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JUNE Newsletter : Once Upon A Time
Taken from Josey Paul Article:
Just before midnight , an unbroken bank of clouds floats in low over the forest. Not a trace remains of the moon and stars. This night is beyond black. And all of you LED deniers are about to eat crow. Yep, I remember you from the last time I wrote about LED lights – and all of your whimpering about how they aren’t bright enough to read by.
So here goes. A Meter man LM631 light meter on my desk will referee this contest. Lux is a unit of light intensity, which for this test means how many photons are bouncing off my reading desk from a light source exactly 1 meter away – that’s 39 inches for those of you not hip to the metrics of Old Europe.
First up is the villain: Mr. 75-watt incandescent bulb himself, the bane of the off-grid set and the ubiquitous handmaiden to guzzlers of fossil and nuclear power. This bulb is the standard – an energy-hogging, short-lived and fragile appliance that was invented at the dawn of the Electricity Age. It’s what most folks still use.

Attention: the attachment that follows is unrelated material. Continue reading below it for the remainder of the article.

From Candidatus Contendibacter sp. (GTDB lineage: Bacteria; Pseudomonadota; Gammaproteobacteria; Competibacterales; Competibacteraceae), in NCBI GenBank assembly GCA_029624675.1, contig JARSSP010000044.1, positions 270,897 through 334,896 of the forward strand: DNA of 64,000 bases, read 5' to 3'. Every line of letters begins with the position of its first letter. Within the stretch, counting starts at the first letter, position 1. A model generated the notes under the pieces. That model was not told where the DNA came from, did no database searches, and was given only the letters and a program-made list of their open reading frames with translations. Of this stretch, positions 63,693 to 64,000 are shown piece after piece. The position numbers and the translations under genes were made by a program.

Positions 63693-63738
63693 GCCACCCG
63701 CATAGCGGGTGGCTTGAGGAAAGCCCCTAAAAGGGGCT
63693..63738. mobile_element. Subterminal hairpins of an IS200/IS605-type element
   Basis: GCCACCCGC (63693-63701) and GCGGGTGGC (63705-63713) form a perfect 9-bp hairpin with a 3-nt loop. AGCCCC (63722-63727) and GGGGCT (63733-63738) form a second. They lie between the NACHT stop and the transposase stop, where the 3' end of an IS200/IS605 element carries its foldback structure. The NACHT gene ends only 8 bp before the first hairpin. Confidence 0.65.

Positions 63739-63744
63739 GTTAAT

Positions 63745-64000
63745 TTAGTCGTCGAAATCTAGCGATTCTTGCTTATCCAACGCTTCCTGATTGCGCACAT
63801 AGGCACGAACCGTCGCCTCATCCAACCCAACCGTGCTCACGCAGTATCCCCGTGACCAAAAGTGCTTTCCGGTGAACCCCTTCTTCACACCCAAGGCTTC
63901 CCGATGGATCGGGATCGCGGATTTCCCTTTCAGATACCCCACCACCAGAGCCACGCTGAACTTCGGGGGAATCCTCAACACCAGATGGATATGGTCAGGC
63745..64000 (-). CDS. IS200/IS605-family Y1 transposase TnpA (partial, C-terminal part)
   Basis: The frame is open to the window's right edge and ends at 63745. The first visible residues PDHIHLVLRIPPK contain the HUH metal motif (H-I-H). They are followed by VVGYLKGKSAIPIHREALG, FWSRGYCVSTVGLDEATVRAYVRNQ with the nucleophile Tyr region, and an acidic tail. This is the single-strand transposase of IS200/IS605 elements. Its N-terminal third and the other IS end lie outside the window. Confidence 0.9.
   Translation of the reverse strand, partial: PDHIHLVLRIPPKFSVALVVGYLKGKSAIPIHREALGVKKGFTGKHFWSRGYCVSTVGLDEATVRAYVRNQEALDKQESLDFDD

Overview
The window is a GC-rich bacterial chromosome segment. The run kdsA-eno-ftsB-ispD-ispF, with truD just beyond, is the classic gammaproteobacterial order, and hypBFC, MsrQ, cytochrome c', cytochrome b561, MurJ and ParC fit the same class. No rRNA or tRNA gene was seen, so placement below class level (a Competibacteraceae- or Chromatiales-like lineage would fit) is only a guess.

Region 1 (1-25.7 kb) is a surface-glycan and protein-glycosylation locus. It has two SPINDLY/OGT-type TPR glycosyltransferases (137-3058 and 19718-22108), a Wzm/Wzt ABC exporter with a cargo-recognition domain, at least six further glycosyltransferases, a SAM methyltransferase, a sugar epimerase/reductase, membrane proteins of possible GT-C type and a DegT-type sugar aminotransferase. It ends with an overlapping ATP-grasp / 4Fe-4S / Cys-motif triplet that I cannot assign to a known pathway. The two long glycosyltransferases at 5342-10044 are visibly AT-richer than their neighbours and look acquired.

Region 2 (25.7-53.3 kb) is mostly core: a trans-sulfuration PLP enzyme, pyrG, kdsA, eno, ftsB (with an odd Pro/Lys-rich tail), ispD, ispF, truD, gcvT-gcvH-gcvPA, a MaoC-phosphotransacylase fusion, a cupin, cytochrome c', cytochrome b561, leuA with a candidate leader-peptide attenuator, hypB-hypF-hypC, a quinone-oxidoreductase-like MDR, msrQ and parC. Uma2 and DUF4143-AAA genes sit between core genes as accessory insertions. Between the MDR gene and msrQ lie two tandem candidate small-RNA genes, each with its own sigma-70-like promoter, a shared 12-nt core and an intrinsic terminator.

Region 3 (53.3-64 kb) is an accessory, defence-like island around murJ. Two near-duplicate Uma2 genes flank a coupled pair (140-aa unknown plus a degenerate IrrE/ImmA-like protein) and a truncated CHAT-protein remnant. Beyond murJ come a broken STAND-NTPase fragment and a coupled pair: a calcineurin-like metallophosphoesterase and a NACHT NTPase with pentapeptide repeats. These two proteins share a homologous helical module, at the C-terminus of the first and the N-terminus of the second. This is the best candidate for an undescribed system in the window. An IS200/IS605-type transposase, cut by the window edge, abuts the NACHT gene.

I flip on Mr. Incandescent, squint at the Meter man and read 80 lux. Just to be fair here, lux is the intensity of light hitting my reading desk, not the total amount of light coming from the bulb. Lumens are the measure of total light. This GE bulb is throwing lumens all over the room, but most of them are useless for my reading. The photons spraying on my stove don’t help me read a book at my desk across the room. Flashlights focus their light, so they tend to be better at lux than lumens. Light bulbs are better at lumens then lux. The 75-watt incandescent bulb is throwing 80 lux at my reading desk and using a porky 74.8 watts to do so. The math works out to 1.1 lux per watt. Remember that number.
Next up is a 26-watt compact florescent light. This light is a real energy saver and should be the equivalent of a 120-watt incandescent bulb. I flip the switch again, and after a few minutes to let it warm up, the ref pronounces a very respectable 130 lux. The energy-efficiency factor is 5.6 lux per watt. The bottom line is that CFLs give you a lot more light for a lot less power – at least compared to incandescent lights. But you already knew that.
Now the test that you LED deniers have been dreading. I screw a 12-volt, 3 Watt LED light into the fixture, position it 39 inches from the light meter and flip the switch.
Voila! (That’s French for “would you like ketchup with your crow?”) French horns fill the night, and the ref proclaims 140 lux. Better still, the light is using just 3.9 watts. The energy-efficiency factor is a whopping 35.9 lux per watt. Way more reading light than that nasty incandescent. And way less electricity. The End.
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